USPS problems cause delays in medication deliveries

The problems facing the U.S. Postal Service are also impacting veterans.

The national non-profit Disabled American Veterans (DAV) reports delays in medicines from the Department of Veterans Affairs Mail Order Pharmacy.

"[Veterans Affairs] has now confirmed to us that the United States Postal Service (USPS), which is responsible for delivering about 90% of all VA mail-order prescriptions, has indeed been delayed in delivering these critical medications by an average of almost 25% over the past year, with many locations experiencing much more significant delays," said DAV National Commander Stephen “Butch” Whitehead

Petros Jaferis and his wife, both U.S. Army veterans, are trying to cope as best they can with weeks or even months-long delays in getting their mail-order prescriptions.

"I've been having to cut my dose in half so that I'm still keeping myself under control but I'm not going be in few days or anything like that," Jaferis told FOX 26.

He says, they're managing by reducing or skipping doses but he worries other veterans, especially those treated for mental illness, cannot.

"They're going to come off psych med like that, they're going to come apart at the seams," he added. "No amount of push-ups in a viral video is going to help their family."

With the increased attention on USPS, Jaferis hopes people will see how it's impacting veterans.

"A lot of veterans who rely on medicine are becoming collateral damage," he said.

He hopes the issue will stop being politicized.

"We need to invest in ourselves and our infrastructure and the post office is vital piece of our infrastructure," Jaferis said.

A spokesperson for the U.S. Postal Service sent FOX 26 the following statement:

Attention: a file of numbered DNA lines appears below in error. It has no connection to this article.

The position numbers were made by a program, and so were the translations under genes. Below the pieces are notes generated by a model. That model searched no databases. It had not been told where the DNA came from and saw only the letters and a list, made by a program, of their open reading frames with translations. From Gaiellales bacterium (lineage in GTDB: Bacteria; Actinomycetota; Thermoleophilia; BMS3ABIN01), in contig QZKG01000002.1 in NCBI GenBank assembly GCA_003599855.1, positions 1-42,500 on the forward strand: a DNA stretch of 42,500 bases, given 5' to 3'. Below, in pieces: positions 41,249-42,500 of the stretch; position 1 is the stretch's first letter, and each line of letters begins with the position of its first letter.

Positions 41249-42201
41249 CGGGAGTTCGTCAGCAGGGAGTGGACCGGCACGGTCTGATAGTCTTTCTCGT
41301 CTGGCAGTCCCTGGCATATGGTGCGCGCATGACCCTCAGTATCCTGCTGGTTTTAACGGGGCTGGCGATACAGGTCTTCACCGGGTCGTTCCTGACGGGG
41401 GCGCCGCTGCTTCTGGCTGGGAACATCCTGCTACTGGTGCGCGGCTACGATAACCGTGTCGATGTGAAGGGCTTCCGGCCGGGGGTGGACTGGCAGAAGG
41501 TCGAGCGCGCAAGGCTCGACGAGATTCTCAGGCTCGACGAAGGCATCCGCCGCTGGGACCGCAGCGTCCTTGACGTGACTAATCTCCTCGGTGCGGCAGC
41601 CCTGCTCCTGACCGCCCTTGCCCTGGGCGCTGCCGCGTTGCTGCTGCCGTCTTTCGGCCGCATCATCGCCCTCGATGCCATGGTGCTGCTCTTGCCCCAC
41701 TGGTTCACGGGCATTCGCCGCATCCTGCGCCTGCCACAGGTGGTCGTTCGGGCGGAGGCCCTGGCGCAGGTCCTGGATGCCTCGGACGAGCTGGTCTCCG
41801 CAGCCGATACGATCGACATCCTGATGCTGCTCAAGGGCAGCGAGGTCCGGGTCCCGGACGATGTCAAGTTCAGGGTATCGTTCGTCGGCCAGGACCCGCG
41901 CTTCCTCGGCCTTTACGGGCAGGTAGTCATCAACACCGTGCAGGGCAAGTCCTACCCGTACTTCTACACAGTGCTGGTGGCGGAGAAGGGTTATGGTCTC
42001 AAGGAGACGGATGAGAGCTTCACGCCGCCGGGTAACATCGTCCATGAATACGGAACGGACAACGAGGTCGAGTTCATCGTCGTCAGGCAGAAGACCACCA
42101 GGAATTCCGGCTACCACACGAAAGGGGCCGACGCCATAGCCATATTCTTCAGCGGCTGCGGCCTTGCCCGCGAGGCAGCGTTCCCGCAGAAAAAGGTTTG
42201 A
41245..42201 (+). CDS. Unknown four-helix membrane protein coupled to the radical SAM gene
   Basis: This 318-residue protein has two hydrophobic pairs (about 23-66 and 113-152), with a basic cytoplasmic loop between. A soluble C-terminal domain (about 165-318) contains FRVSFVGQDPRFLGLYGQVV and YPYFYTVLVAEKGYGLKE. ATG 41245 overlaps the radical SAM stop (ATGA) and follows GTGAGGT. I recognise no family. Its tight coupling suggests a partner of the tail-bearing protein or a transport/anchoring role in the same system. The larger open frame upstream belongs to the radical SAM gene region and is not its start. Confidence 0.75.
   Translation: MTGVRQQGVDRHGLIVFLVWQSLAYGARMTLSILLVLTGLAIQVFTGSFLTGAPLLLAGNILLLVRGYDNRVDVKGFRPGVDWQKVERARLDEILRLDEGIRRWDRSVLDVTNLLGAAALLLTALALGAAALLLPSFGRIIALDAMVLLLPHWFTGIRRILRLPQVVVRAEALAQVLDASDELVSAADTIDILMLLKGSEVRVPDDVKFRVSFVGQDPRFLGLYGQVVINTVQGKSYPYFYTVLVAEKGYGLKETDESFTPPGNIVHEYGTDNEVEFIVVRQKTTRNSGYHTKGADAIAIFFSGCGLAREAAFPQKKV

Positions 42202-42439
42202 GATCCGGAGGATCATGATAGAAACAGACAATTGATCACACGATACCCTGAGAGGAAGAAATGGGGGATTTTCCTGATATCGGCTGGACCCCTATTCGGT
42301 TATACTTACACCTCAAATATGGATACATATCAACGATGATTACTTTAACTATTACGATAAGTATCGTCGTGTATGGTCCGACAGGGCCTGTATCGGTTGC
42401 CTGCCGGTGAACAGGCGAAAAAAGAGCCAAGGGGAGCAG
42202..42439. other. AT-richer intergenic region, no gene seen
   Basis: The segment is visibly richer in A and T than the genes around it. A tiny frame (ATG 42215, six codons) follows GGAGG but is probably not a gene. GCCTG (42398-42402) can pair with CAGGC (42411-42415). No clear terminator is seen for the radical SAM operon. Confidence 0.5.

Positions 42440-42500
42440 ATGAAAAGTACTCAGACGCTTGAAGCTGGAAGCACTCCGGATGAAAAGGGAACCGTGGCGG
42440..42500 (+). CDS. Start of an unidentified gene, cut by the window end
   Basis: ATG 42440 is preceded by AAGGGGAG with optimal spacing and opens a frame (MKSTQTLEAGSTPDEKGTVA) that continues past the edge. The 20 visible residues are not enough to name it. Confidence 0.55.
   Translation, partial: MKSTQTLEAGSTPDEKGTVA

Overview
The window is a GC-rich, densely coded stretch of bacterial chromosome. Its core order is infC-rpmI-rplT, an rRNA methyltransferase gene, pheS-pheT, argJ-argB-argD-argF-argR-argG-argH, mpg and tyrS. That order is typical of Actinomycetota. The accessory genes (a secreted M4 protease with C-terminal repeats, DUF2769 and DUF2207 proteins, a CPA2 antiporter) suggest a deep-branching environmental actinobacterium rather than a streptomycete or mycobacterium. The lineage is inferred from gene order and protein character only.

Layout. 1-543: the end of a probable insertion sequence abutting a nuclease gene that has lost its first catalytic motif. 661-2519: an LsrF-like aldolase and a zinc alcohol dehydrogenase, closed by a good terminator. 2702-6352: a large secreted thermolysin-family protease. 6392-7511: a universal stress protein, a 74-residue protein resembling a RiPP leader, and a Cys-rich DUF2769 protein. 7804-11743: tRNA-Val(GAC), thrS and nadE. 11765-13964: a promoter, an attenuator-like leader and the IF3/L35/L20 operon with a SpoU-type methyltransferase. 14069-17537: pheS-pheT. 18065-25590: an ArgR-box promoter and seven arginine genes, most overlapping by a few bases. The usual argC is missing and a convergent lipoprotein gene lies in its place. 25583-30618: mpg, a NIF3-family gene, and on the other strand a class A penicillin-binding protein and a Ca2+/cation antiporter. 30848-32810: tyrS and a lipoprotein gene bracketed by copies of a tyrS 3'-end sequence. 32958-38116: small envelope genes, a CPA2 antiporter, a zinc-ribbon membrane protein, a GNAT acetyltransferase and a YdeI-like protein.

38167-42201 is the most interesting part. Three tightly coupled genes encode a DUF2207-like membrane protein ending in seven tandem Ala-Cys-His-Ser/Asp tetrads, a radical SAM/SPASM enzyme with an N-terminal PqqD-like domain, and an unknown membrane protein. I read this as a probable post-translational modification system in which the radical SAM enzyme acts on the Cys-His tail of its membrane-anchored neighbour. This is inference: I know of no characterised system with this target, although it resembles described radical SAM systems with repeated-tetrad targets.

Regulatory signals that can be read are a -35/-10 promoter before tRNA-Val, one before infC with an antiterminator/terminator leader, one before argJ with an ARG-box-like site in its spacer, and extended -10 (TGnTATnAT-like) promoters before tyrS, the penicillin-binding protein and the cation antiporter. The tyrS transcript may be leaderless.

As the Postmaster-General recently reiterated, the Postal Service is in a financially unsustainable position, stemming from substantial declines in mail volume, and a broken business model. We are currently unable to balance our costs with available funding sources to fulfill both our universal service mission and other legal obligations. Because of this, the Postal Service has experienced over a decade of financial losses, with no end in sight, and we face an impending liquidity crisis. 

As we have repeatedly stated, Congress and the Postal Regulatory Commission must enact legislative and regulatory reforms to help address the situation. At the same time, it is imperative for the Postal Service to operate efficiently and effectively while continuing to provide service that meets the needs of our customers. We recognize that there are alternatives to every product that we offer, and for that reason, high-quality, reasonably-priced service is an imperative, but it is equally important to note that high-quality service and efficient service are not mutually exclusive, but in fact necessarily go hand-in-hand if we are to be self-sustaining as required by law. Indeed, achieving both is the only way that the Postal Service can continue to survive as a self-funded entity and to provide prompt, reliable, and reasonably-priced universal postal services for all Americans over the long-term. 

As such, we are vigorously focusing on the efficiency of our operations as a fundamental strategy to enable the provision of high-quality service in a financially sustainable manner. To start with, we have taken immediate steps to better adhere to our existing operating plans, which were developed precisely to ensure that we meet our present service standards in an efficient and effective manner. By running our operations on time and on schedule, we will enhance our ability to be sustainable and to be able to continue to provide high-quality, affordable service. Of course, we acknowledge that temporary service impacts can occur as we redouble our efforts to conform to the current operating plans, but any such impacts will be monitored and temporary as the root causes of any issues will be addressed as necessary and corrected as appropriate. Further, we will also continually review our operational practices and make adjustments as required to ensure that we operate in an efficient and effective manner.